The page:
Cymru/Wales branch of Industrial Workers of the World expresses solidarity with Imam Sis, and all the comrades engaging in a hunger strike alongside Kurdish HPD MP Leyla Güven, to end the isolationist imprisonment of Abdullah Öcalan.
Solitary confinement is commonly regarded as a form of torture, one that Öcalan has had to endure since his arrest in 1999. He has not been allowed visits from his lawyers since 2011. Likely due to the pressure created by the hunger strikers, Abdullah Öcalan was granted a visit from his brother Mehmet on Sunday 13th January – the first time he has been allowed to communicate with a family member in three years. However, despite a ten-minute visit, Öcalan remains in isolation, and the hunger strikers are set to continue their struggle.
The Kurdish Assembly of Wales demand that:
1 – The Committee for the Prevention of Torture (CPT) must be allowed to visit Imrali Prison and monitor the conditions of imprisonment of Abdullah Öcalan.
2 – The European Court of Human Rights (ECHR) must take action against the Turkish Government for the violation of Öcalan’s human rights.
3 – The Welsh Government must call on the CPT and ECHR to take action.
4 – The Welsh Government must stand against any military operation carried out or planned by the Turkish State upon the Democratic Federation of Northern Syria, one of the most genuinely democratic regions not only in the Middle-East, but in the world.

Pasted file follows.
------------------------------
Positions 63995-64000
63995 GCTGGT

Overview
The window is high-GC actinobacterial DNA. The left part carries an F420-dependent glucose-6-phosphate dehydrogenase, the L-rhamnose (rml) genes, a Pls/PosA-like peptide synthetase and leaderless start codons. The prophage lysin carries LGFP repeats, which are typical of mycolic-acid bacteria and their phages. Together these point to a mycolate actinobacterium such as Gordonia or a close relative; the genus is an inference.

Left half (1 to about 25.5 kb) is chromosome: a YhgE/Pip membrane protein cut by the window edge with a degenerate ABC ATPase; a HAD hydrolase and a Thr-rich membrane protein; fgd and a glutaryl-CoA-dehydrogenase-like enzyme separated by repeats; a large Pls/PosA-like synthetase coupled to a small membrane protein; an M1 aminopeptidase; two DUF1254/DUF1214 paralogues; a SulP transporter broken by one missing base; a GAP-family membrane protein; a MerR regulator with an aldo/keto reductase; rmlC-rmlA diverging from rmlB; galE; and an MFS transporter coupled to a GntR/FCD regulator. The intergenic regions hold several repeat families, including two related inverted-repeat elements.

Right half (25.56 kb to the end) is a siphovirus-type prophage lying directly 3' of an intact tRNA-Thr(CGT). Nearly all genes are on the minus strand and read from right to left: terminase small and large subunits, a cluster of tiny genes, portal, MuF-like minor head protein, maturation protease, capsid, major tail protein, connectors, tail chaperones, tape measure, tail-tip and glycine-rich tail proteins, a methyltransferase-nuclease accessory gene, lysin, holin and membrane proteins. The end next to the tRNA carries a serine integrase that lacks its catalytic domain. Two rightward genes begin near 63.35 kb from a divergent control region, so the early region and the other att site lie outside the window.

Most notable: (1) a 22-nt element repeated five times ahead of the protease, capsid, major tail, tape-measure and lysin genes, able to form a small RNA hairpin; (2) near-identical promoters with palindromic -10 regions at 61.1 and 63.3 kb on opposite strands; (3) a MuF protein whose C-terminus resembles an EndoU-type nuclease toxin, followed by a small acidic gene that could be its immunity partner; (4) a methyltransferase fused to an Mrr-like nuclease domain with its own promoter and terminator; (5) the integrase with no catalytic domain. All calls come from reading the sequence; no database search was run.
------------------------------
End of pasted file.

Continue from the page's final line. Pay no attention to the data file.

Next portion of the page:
Abdullah Öcalan is a revolutionary political theorist who has been fighting and campaigning for Kurdish liberation for over forty years. Since his imprisonment in 1999 he has developed a revolutionary strategy for the liberation of Kurdistan outside of the traditional nation-State paradigm, through the theory of Democratic Confederalism. This is a theory of direct-democracy, involving the establishment of new political structures and institutions to ensure that power comes from below; from local councils and syndicates to wider federal bodies. These structures are designed to operate alongside shared values of women’s liberation, environmental health and sustainability, as well as political and structural support for ethnic and religious minorities.
After the battle for Kobane in 2014, in which the People’s Protection Units (YPG/YPJ) managed to fight off Daesh/ISIS, cities, towns, and villages in northern Syria have adopted Democratic Confederalism, and formed a political body called the Democratic Federation of Northern Syria, which aims to seek gradual autonomy from the Syrian State, and to empower the poor and working-class people through new democratic structures and institutions.
The ending of the isolation of Abdullah Öcalan is necessary not only for a resolution to the ‘Kurdish Question,’ for peace in the Middle-East, but for the whole world. For solutions to large challenges that we will all face this century, Abdullah Öcalan’s safety and ideas are of critical importance.